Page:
On the Record: Some of our favorite Akron albums in 2016

With a city full of musicians and music lovers alike, it’s no wonder there were so many local new albums for us to review in 2016. Here were some of our favorites.

Gretchen Pleuss, “From Birth, to Breath, to Bone”
“Even to new audiences, the local musician feels like an artist one has listened to for years. Pleuss is known for her recent takeover on Searchlight Songwriting Competition and as a finalist in The Great American Song Contest with her song, ‘Foreign Car.’ . . . With two EPs and three full albums out, Pleuss is building her reputation as a musician of the ages. Her recent release, ‘From Birth, to Breath, to Bone’ features light melodies and whimsical vocals.” – MacKenzie Mehrl, April 2016 issue


The Dreemers, “Is, Is”
“A listener can pick out a variety of influences from garage soul and surf to the more new wave side of punk (à la The Talking Heads), with a healthy dose of the Akron Sound thrown in the mix. . . Patrick has a soulfulness to his voice and can howl out lyrics with the best of them. Keith has unique sounding vocals that pair well Patrick’s singing, but his bass playing is really the glue that holds it all together. Grieshammer’s drumming is tight and steady, and there is just enough of a flair that it keeps it interesting.” – Gabe Gott, May 2016 issue


Time Cat, “Time Cat”
“This is an album simultaneously winsome and worried. Every track genuflects and rises up. These songs, ranging from the predictable to the unmooring, are sassy and romantic, folky and wild. This is a band at ease with its identity and though, at first listen, I heard toe-stubbing detours and superfluous tangents, I couldn’t resist the sonic blend of psych, blues, folk and jazz in the variety of guitar solos.” – Dawson Steeber, Sept. 2016 issue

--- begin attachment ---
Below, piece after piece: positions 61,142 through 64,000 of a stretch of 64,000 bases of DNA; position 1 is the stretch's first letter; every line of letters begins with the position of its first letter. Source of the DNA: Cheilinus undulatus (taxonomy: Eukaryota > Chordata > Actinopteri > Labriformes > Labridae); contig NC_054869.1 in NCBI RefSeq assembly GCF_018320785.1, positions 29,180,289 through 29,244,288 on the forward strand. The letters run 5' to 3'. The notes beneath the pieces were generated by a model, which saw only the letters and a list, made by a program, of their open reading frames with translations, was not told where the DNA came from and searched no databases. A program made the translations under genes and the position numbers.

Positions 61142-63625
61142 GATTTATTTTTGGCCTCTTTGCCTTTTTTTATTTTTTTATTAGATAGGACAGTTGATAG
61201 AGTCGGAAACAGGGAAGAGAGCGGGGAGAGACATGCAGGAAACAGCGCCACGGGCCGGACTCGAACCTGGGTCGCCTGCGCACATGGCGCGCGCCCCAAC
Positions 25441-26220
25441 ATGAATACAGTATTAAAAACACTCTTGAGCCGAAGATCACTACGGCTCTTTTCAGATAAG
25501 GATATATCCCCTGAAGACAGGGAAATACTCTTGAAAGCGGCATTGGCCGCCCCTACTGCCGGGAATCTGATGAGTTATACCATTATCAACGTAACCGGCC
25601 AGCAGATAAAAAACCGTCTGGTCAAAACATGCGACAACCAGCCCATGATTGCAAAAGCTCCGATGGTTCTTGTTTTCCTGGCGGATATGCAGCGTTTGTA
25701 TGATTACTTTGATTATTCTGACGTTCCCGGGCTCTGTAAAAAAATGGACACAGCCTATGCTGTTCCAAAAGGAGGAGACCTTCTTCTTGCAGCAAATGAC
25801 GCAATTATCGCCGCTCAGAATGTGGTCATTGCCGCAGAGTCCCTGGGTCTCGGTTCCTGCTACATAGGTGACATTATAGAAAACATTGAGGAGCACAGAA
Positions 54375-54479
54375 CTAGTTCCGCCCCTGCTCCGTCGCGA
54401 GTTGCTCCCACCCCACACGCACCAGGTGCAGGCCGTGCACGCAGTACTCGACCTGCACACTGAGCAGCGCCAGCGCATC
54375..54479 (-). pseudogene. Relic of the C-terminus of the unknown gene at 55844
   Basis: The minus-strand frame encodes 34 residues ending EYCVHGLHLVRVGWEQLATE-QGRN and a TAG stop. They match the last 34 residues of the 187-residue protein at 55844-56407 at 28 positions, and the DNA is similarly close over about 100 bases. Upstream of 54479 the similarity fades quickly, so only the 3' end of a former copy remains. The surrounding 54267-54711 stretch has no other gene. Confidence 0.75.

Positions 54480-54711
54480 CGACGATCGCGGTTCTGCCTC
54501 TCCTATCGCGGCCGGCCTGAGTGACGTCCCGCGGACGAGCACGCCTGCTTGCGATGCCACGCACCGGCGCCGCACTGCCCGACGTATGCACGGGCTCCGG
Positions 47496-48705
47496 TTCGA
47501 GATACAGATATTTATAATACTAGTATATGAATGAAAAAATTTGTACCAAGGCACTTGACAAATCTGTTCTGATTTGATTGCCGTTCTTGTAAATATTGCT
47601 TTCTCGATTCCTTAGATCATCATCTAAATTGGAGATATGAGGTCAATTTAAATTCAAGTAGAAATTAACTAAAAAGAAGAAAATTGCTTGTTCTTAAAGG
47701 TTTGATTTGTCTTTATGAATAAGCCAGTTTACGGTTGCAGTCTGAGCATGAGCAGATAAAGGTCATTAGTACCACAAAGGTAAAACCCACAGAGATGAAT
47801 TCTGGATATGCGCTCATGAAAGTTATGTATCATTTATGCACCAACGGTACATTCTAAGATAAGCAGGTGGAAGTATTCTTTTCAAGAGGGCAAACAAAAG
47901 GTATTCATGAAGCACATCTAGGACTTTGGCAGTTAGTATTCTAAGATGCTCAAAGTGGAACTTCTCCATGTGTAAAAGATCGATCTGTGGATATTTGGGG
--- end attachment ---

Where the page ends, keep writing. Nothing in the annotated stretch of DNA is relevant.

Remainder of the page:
Kudzi, “Pieces”
“Kudzi is a poet, but most of the lyrics for this album were either freestyled or a group effort. ‘The three of us would go in there and start rifling,’ says Kudzi. ‘It’s nice because three freestyle artists are in the studio working together. It’s like a super team.’ In fact, the entirety of the album was a group effort in every way: Kudzi, Alex and Duncan worked together on all aspects of the album—lyrics, instrumentals and production.” – Sophie Franchi, Sept. 2016 issue


Hoseff, “Heart Hunter”
“The follow-up to 2012’s ‘Modern Gypsies,’ his sophomore effort is an 11-song jaunt that only runs 37 minutes. It feels especially quick because you’re cycling through the ups and downs of a relationship between friends that gets strained by one’s addiction. Timely though it is, it would have been sooooooo easy for this to devolve into the maudlin. The minor miracle here isn’t how Hoseff handles the heavy stuff, but how he takes the topic seriously enough without taking himself so seriously that he can’t make you smile from time to time. Otherwise, the heartbreaking turns wouldn’t hurt enough.” – Whit Mumbley, Oct. 2016 issue


The Beyonderers, “Estimate of the Situation”
“Big, dark and rhythmic, these songs harken journeys along the coast highway at night and dark shorebreak images dimly lit from automobile lights. . . Throughout every burly instrumental guitars roar impressively, while the drums hold down the backbeat with vicious drum thunder in a manner that honors their inspirations but drops a big-block engine into the frame at the same time. This album rocks hard without the taint of nostalgia, and it’s good and greasy fun from front to back. It’s like listening to a dominatrix whip a gremmie out on Muscle Beach…it screams!” – Dawson Steeber,  Nov. 2016 issue


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